A Day In The Life: Beagle BudsMarch 29, 2019
Story by Olivia Ingle
Photos by Daniel Vasta
On any typical morning walking through the kennel at the Dubois County Humane Society in Jasper, one is greeted with a chorus of barks.
The dogs know their day is about to begin when the first volunteers arrive between 8 and 9 a.m.
On this particular day, March 21, those volunteers are Janet Sendelweck of Jasper and Lauren Hayes of Otwell. Both are animal lovers. And both enjoy their time at the local shelter.
Kennel Supervisor Linda Korn is there to help, too.
While Janet and Linda each take a dog out to walk one at a time, Lauren busies herself preparing the pooches’ breakfast inside a kitchen area just off the kennel.
On the other side of the kitchen is another, smaller kennel area meant to house four or five dogs that are maybe shy or don’t interact as well with the others.
That’s where you’ll find the inseparable pair Roscoe and Joel, two of the six beagle mixes in the shelter’s care on this day.
According to the American Kennel Club’s most recent ranking of popular dog breeds, which was released earlier this month, the beagle is the sixth most popular. It is the only breed that has made the top 10 in every decade since record-keeping began in the 1880s.
With the breed’s popularity, Linda isn’t sure why the humane society has so many.
Both Roscoe and Joel have been at the shelter since last summer. Some of the shelter’s other beagle mixes have been there just as long.
“I just don’t know why they’re not getting adopted,” Linda says.
Linda and Janet take Roscoe and Joel out for their morning walk on leashes to relieve themselves. The duo isn’t what the shelter calls a “bonded pair,” which are pairs of dogs that might cry without one another. But, it’s known that Roscoe and Joel get along well, and they’re often matched up due to that reason.
Once outside, it’s monkey see, monkey do for the two dogs. If one smells something, the other must smell it.
Joel, who is 4 years old, is known around the shelter as the beagle with a little extra something around his middle.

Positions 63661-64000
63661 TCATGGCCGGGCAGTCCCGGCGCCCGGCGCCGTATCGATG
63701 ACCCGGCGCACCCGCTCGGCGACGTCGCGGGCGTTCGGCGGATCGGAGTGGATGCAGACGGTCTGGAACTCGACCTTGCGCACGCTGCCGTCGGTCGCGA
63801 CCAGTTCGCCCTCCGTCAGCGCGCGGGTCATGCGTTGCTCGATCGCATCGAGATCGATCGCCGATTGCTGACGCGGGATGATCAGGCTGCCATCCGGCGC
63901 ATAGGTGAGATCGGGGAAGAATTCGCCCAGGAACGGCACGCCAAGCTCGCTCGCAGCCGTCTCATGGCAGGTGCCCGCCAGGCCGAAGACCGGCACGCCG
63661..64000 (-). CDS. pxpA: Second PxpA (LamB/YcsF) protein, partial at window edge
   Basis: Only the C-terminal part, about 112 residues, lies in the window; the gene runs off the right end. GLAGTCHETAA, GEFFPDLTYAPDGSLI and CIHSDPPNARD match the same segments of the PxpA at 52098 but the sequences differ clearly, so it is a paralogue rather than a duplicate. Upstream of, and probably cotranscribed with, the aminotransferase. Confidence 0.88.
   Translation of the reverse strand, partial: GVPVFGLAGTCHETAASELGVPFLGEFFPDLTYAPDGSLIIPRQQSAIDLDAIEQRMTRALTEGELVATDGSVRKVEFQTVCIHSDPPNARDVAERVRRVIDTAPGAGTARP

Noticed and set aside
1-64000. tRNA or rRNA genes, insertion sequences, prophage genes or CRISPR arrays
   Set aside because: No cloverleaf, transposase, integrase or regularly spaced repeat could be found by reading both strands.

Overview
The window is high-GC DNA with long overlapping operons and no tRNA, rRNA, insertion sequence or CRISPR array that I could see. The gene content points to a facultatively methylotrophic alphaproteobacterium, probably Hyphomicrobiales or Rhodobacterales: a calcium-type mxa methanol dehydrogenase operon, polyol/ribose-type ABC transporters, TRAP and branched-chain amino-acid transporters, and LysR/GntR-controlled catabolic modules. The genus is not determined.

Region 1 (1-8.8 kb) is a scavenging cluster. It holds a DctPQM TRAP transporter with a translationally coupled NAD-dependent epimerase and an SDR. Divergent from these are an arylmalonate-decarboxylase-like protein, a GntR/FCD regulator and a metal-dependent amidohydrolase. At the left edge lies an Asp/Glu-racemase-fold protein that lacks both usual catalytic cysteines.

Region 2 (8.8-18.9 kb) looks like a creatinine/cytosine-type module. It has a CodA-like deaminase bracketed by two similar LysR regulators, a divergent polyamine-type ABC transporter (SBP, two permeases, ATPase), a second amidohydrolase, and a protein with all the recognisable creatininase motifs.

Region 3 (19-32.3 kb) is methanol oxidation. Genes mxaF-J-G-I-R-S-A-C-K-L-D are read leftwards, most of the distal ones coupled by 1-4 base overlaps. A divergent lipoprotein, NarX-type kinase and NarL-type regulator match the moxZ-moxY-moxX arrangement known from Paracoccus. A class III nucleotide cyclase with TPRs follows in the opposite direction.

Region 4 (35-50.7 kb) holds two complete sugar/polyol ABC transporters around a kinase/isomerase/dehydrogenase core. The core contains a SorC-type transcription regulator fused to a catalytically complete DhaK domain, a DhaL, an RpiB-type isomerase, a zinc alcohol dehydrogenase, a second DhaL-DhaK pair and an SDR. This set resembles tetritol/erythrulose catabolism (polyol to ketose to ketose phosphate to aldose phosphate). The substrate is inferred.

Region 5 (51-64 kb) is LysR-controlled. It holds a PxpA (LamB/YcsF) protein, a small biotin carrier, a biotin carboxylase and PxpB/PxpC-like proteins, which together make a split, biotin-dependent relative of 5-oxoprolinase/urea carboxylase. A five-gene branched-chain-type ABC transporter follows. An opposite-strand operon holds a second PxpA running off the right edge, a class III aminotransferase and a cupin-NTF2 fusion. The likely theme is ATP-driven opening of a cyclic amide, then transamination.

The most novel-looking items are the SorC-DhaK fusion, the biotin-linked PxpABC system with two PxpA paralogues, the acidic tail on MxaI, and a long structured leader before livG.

“Everyone spoils him with treats,” Linda says.
He wasn’t that way when he first came to the shelter, but now there’s no doubt he’s fed well.
He was a stray and was taken to a southern Indiana animal boarder before coming to the Dubois County Humane Society in May 2018.
Because of his past, Joel also suffers from bouts of anxiety.
Then there’s Roscoe. He’s smaller than Joel, has an underbite that makes anyone chuckle just a bit, and although he’s pushing 50 in dog years, he has more spunk than he knows what to do with.
He came to the humane society last July as an owner surrender.
There are 22 dogs at the shelter, and four are being fostered outside the shelter. Thirteen cats also call the shelter home; 10 are in foster homes.
Once Roscoe and Joel come back inside, it’s time to eat their kibble.
Joel decides not to eat right away, and sullenly sits on his bed.
Roscoe, on the other hand, digs right in. But, not without distractions. He eats some of his food and then leaves through the doggy door at the back of his kennel to bark at other dogs in the yard.
After breakfast, Roscoe and Joel go outside again for some time in the yard while their cages are cleaned. The volunteers clean a couple of kennels at a time while rotating the dogs outside.
Janet and Linda walk Roscoe and Joel to the side yard, which is fenced and has some straw to keep the mud at bay. There are multiple toys for the dogs to play with.
Roscoe, again, is the wild one, while Joel is a bit more reserved. Roscoe runs all over the yard and barks at every new dog that comes outside. Joel gingerly walks around smelling things, occasionally interacting with his rambunctious counterpart.